6. Antioxidant Properties of Ube vs Taro

Ube and taro are not only beneficial for blood sugar management, but they also possess antioxidant properties that contribute to overall health. Antioxidants help protect the body from damage caused by free radicals, which can lead to chronic diseases and aging.

Incorporating both ube and taro into your meals can provide a diverse array of antioxidants, supporting overall health and well-being.

Balancing Blood Sugars with Ube and Taro

To maintain steady blood sugar levels, it’s wise to pair ube and taro, two nutritious carb sources, with protein, fat, and fiber-rich veggies. Consuming these starchy tubers alone can lead to a more rapid blood sugar rise. However, when combined with protein, fat, and fiber-rich, non-starchy vegetables, the absorption of carbs from ube and taro slows down. This results in a more gradual, controllable blood sugar increase, helping to prevent sudden peaks and promoting better blood sugar control. This balanced meal planning approach with ube and taro is particularly beneficial for individuals with diabetes or anyone looking to manage their blood sugar for overall health and well-being.

Are Ube and Taro Healthy?

Ube and taro are nutritious tubers that can be healthy additions to your diet. However, it’s crucial not to confuse the benefits of these vegetables with the sweet, starchy treats made from them. For instance:

  • Halo-halo, ube pastries, and ube jam often have lots of added sugar, which might not be ideal for those watching their sugar intake.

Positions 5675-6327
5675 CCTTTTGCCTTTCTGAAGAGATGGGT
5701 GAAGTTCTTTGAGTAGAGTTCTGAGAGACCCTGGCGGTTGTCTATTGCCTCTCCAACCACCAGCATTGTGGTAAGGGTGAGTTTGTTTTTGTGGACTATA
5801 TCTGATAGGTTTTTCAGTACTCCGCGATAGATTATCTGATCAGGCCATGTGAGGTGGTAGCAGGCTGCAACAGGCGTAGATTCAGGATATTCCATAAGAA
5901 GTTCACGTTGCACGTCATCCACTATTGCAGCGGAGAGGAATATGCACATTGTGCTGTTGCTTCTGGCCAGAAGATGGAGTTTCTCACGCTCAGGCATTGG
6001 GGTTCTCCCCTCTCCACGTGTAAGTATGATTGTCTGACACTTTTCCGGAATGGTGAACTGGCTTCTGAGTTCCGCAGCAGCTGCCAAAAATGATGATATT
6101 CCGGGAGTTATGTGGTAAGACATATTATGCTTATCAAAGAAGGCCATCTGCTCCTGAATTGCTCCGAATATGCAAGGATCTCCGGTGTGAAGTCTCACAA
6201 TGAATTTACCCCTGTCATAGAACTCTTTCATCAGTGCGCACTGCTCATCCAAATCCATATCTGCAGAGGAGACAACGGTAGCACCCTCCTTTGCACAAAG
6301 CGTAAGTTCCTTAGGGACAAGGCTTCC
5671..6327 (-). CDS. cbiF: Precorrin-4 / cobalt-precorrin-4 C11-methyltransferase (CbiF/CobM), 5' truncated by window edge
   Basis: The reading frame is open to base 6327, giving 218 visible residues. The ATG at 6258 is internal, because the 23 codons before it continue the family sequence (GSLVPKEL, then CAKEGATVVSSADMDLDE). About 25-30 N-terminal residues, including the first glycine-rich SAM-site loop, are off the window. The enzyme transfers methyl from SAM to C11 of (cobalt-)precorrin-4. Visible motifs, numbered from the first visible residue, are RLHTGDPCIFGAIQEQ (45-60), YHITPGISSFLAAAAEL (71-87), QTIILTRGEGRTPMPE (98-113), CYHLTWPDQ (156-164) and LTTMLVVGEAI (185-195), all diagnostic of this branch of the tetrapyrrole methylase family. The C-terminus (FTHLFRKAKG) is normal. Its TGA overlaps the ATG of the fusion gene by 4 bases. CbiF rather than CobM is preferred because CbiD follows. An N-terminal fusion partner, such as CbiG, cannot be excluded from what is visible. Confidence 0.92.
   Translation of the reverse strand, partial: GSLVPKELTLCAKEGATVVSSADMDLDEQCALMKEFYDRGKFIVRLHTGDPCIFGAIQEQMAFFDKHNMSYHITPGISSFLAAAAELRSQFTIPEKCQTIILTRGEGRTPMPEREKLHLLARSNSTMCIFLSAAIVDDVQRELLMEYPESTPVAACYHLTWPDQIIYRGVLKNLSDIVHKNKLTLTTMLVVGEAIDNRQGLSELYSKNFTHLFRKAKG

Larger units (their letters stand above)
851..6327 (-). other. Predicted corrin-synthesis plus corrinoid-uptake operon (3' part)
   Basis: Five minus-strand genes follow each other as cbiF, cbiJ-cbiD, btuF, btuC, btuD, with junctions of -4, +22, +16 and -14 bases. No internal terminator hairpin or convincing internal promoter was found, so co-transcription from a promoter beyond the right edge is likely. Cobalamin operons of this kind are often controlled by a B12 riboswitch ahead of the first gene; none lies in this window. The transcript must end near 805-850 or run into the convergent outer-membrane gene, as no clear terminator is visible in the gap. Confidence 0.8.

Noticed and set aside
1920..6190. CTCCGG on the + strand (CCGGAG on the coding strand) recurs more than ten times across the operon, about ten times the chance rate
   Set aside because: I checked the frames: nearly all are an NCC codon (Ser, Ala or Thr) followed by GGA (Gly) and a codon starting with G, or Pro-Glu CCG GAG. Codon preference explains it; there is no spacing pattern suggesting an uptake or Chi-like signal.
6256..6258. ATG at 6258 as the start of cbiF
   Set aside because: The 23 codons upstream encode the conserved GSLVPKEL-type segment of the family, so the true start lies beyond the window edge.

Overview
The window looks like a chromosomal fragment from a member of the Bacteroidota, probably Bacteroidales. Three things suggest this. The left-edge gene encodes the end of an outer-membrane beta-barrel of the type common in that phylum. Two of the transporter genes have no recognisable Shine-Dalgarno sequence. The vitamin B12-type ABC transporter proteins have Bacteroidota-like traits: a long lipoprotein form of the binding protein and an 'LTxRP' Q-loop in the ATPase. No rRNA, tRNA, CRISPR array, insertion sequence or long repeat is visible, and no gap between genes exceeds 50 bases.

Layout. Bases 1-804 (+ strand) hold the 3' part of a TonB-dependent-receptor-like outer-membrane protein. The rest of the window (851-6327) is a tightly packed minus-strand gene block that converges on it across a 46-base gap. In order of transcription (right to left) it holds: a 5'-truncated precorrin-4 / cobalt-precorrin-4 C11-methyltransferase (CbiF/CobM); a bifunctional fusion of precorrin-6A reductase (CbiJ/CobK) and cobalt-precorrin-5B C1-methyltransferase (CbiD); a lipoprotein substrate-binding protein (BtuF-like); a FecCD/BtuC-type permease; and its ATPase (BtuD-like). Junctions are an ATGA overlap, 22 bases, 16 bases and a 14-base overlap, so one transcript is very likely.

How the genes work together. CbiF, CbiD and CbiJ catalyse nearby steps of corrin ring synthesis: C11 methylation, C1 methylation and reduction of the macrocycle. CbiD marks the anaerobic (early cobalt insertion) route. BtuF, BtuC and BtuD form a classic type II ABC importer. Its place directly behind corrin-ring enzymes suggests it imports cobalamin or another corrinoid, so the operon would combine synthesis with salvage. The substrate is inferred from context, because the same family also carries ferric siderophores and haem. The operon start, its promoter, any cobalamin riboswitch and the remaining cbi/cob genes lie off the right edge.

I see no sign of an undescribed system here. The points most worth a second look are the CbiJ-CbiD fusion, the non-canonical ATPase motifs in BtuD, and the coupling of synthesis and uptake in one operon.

• Taro can also become less healthy depending on how it’s prepared.

To truly enjoy the nutritional benefits of these versatile tubers, consider their preparation methods and pick dishes that showcase their natural goodness without adding too much sugar or unhealthy ingredients. Considering all the health benefits they can provide, adding them to a balanced diet is totally worth it.

Diabetes-Friendly Ube and Taro Recipes

ube vs taro healthy eating
  1. Ube and Taro Salad: Combine boiled and cubed ube and taro with a mix of leafy greens, cherry tomatoes, and cucumber. Toss with a light vinaigrette dressing and top with grilled chicken or tofu for added protein.
  2. Ube and Taro Stir-Fry: Sauté cubed ube and taro with a variety of non-starchy vegetables like bell peppers, broccoli, and snap peas. Add your choice of protein, such as shrimp or tempeh, and season with low-sodium soy sauce and a touch of sesame oil.
  3. Ube and Taro Soup: Create a hearty, fiber-rich soup by simmering ube and taro with a mix of vegetables like carrots, celery, and kale. Add a protein source like lentils or diced chicken breast, and season with your favorite herbs and spices.
  4. Baked Ube and Taro Chips: For a healthier alternative to traditional chips, thinly slice ube and taro and bake them in the oven until crispy. Season with a light sprinkle of sea salt and enjoy as a snack or side dish.
  5. Steamed or Baked Ube and Taro: Swap out rice and enjoy these as your carb choice for a more blood-sugar-friendly alternative.

Remember to balance your ube and taro dishes with protein, healthy fats, and fiber-rich vegetables to maintain steady blood sugar levels and promote better blood sugar control.


Ube and taro, both nutritious and versatile tubers, offer unique flavors and health benefits that can be advantageous in a balanced diet, especially for those managing diabetes. Their high fiber content, low to medium glycemic index, and presence of resistant starch make them suitable options for blood sugar control. However, it’s essential to be mindful of how these tubers are prepared in dishes, as added sugars and unhealthy ingredients can diminish their nutritional value. By incorporating ube and taro into your meals in a health-conscious manner, you can enjoy their distinct flavors while reaping the benefits of these remarkable root vegetables.